Quantum computing: A new generation of compute power

At the recent ITWC Digital Transformation Conference, Dr. Ketaki Desai, Vice President, Business Development, with the Ontario Centre of Innovation (OCI) moderated a panel of quantum computing experts exploring how businesses should be preparing for the impact of quantum computing. Technology writer Steve Prentice was on hand and shared his thought on what he heard. 

Over the past few years, data breaches and ransomware have grown into a world-dominating industry, with events happening daily. In fact, in 2020, in the US alone, there were 65,000 ransomware attacks – working out to seven every hour. They have closed down hospitals, affected water treatment plants and electric power grids, and it is highly likely that your personal data is already out there somewhere on the dark market, being used as fodder for phishing and social engineering crimes. But there is something even darker on the horizon: Y2Q.

Most cybercrimes committed today involve humans, since they continue to be the weakest link. Clicking in response to an urgent message such as “your bank account has been frozen” is an instinctive reaction that doesn’t allow for second thought. Similarly, cybercriminals who talk their way into a password re-set by using old personal data purchased off the dark web make it easy for them to penetrate companies of any size, even Twitter.

But the reason humans are exploited in this way is because hacking directly into an organization has, overall, become too difficult and costly. Encryption and password techniques, when used properly, mean a bad actor must commit to hundreds of thousands of hours, possibly even hundreds or thousands of years to decrypt and break into well-protected environments.

But that will not remain the case. Experts now believe that quantum computing that is capable of breaking current RSA encryption will be available by 2026. In fact in the quantum and cybersecurity industries there is a term called Y2Q: the year where quantum code-cracking becomes a serious problem.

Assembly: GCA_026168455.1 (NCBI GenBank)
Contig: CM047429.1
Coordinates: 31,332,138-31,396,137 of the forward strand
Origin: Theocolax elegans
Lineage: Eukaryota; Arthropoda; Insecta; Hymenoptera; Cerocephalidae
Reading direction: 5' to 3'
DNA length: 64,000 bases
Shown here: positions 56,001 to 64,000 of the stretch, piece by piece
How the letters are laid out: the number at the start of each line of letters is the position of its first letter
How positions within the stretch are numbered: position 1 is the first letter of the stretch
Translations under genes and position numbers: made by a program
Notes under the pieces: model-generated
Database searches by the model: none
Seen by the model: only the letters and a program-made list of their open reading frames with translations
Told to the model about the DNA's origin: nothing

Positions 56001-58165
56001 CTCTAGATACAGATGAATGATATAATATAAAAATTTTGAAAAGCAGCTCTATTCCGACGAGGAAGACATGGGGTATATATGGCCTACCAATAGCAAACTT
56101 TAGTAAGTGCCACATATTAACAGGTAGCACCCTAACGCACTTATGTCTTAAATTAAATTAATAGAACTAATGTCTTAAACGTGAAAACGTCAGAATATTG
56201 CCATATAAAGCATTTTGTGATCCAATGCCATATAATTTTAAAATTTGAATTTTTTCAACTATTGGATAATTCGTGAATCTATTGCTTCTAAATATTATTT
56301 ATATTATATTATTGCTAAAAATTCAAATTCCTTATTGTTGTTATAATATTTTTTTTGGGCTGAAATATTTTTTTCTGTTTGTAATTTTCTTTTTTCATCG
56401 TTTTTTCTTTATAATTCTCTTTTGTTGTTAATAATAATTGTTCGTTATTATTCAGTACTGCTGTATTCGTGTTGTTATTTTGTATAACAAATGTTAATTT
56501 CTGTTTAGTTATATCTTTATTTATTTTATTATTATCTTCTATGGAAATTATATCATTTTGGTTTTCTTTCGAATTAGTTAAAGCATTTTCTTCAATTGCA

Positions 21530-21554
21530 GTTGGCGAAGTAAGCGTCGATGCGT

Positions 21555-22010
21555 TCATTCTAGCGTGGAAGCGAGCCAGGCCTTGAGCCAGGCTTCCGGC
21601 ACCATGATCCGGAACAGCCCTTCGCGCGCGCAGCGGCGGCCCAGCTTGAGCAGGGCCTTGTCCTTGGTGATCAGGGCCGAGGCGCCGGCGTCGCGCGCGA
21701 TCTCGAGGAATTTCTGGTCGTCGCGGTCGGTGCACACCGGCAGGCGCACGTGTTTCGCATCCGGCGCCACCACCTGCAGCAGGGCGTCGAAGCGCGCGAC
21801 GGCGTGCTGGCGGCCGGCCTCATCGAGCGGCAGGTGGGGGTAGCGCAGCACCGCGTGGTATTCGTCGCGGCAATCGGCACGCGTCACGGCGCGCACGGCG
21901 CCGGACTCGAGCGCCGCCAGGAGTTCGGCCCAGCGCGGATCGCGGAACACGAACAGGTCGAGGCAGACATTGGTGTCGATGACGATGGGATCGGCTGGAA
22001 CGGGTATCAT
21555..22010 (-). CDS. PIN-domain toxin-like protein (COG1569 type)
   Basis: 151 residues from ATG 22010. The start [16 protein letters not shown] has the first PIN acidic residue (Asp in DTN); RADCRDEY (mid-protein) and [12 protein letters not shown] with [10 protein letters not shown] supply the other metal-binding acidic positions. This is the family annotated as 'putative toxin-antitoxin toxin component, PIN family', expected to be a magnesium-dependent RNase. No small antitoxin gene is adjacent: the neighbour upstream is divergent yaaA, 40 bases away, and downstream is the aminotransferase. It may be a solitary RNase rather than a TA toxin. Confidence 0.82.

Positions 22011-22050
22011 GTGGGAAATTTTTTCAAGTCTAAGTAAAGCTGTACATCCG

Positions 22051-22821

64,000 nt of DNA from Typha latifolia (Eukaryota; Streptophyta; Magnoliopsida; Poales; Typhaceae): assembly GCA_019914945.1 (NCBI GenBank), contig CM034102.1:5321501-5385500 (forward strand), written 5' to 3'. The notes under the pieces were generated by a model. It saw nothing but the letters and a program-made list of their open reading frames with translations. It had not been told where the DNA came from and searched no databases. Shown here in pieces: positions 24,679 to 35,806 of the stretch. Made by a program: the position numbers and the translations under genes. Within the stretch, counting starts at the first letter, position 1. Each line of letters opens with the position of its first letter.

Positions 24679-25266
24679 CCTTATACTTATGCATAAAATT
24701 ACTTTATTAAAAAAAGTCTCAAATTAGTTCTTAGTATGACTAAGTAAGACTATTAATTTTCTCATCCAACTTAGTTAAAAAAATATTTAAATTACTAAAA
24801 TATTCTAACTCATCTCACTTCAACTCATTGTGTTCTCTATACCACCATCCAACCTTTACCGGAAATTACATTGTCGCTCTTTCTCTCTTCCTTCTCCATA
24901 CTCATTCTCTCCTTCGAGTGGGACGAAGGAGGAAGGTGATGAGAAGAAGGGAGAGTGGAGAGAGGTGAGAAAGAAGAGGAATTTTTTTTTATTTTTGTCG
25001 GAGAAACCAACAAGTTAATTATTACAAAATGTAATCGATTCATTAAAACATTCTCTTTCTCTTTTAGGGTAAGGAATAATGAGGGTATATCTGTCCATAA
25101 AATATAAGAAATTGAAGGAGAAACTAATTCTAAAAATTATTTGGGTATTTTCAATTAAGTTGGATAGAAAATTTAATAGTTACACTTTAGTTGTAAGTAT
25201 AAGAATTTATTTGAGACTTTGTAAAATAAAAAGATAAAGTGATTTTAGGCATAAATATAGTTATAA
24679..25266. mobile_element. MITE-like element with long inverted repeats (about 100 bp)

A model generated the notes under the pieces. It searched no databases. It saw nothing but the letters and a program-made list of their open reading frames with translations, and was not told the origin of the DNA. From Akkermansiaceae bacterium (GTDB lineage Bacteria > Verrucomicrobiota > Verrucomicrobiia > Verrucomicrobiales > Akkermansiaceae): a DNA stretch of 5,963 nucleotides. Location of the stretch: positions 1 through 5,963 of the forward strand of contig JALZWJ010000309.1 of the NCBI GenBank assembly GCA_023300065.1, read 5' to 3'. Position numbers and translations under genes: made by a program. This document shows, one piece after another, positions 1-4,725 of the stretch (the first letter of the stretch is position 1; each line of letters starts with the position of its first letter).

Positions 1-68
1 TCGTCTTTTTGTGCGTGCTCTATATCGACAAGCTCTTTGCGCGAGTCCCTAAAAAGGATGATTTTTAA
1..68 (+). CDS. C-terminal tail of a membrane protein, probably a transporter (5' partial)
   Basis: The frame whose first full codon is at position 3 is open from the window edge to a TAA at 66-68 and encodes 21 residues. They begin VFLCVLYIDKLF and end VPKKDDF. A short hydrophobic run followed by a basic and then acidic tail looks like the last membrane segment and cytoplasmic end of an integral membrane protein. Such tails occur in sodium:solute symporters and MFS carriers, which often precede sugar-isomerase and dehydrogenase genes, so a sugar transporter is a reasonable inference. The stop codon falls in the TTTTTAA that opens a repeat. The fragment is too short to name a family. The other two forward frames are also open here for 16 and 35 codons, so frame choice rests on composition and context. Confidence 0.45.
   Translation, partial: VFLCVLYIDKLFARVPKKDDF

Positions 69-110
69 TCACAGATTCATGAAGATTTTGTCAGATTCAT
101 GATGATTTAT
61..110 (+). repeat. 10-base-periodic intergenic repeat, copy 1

If cybercriminals get the upper hand in quantum computing, then companies worldwide lay exposed, their encryption reduced to wax that will soften and liquefy in mere hours instead of centuries. The criminal side of humanity has always been a leader in innovation, and without condoning their activity outright, it is worth the time for every leader, strategist, and management team to regularly observe the brilliance and innovation that criminals put into their trade, especially in discovering vulnerabilities, workarounds, and weaknesses.

But like all other innovations, quantum computing does not belong only to the bad actors. It represents the next great leap forward in computing generally and should be a topic of conversation at every C-suite table. As its sophistication and accessibility grows daily, organizations stand to benefit in two major sectors at least: the first being to improve cybersecurity defenses faster than the criminals can exploit them, and the second to be to leverage its enormous computing power to create better products and solutions in every industry.

Quantum computing is not just for end products, of course, but is the engine behind innovations in artificial intelligence and machine learning, two processes that generally run in the background, and that make communication and collaboration technologies, cloud, employee education (including virtual reality and augmented reality), hybrid workplace scenarios, and so much more, happen in ways that deliver immediate benefits.

Canada already stands as a world leader in the quantum computing space. From industry stalwarts like IBM through to aggressive startups, we are making great strides in the research, development and deployment of quantum computing solutions, and our universities are preparing highly qualified people to take these innovations further.

The term quantum computing has a science-fiction-like ring to it, which often becomes something of a conceptual barrier to senior decision makers, who feel prone to hand the issue back to IT. But the same could have been said of the words “internet” or “WiFi” at one time. We are in an arms race or a space race of sorts at this moment, with the new generation of computing power at its heart. It therefore, deserves to be a topic of dedicated and consistent conversation for leadership in organizations of any size.

You can watch the complete discussion with Christian Weedbrook, CEO, Xanadu, Bob Sutor, Chief Quantum Executive, IBM, and Timothy Hirzel, Chief Orquestra Evangelist at Zapata Computing here.

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Jim Love, Chief Content Officer, IT World Canada

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